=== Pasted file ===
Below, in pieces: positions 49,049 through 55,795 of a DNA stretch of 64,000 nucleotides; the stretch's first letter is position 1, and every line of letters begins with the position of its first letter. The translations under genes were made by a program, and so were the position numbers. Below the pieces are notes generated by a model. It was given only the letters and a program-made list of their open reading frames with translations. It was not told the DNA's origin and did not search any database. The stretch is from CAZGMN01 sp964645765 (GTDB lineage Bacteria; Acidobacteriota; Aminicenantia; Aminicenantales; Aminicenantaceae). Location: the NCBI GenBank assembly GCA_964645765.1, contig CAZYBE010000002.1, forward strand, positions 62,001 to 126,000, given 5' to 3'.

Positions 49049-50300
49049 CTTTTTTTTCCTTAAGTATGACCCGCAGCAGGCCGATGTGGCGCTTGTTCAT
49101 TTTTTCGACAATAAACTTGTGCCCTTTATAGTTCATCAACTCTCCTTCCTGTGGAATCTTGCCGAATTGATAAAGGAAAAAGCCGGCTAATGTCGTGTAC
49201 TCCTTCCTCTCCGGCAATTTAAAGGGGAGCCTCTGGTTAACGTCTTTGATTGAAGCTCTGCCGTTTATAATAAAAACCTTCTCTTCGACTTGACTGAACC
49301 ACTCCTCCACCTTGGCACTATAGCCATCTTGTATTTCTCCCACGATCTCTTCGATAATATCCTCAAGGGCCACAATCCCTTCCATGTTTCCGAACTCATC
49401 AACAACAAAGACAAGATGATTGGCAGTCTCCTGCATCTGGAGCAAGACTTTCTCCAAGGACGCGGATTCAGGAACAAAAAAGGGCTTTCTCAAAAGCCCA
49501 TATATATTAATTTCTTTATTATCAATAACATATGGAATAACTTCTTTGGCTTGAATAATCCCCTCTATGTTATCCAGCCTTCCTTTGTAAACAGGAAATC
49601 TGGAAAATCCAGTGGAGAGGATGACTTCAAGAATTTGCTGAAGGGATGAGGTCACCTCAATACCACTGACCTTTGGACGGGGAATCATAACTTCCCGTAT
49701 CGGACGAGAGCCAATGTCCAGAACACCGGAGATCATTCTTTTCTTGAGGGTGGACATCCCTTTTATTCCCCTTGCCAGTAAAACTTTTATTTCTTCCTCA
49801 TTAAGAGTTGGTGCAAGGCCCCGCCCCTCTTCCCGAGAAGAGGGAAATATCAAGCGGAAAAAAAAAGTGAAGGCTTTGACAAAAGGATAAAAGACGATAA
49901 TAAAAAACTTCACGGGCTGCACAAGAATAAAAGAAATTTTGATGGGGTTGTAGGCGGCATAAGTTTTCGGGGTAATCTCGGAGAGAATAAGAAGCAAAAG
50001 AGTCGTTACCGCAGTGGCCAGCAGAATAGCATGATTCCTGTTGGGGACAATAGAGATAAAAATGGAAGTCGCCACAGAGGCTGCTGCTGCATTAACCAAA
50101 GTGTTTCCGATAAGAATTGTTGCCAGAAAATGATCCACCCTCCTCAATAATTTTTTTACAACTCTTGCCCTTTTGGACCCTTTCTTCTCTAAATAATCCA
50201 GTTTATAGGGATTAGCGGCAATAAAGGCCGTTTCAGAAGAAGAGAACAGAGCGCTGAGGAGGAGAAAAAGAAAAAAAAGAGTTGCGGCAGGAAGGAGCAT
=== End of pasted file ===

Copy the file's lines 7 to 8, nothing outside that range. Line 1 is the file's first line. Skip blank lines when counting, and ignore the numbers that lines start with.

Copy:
49401 AACAACAAAGACAAGATGATTGGCAGTCTCCTGCATCTGGAGCAAGACTTTCTCCAAGGACGCGGATTCAGGAACAAAAAAGGGCTTTCTCAAAAGCCCA
49501 TATATATTAATTTCTTTATTATCAATAACATATGGAATAACTTCTTTGGCTTGAATAATCCCCTCTATGTTATCCAGCCTTCCTTTGTAAACAGGAAATC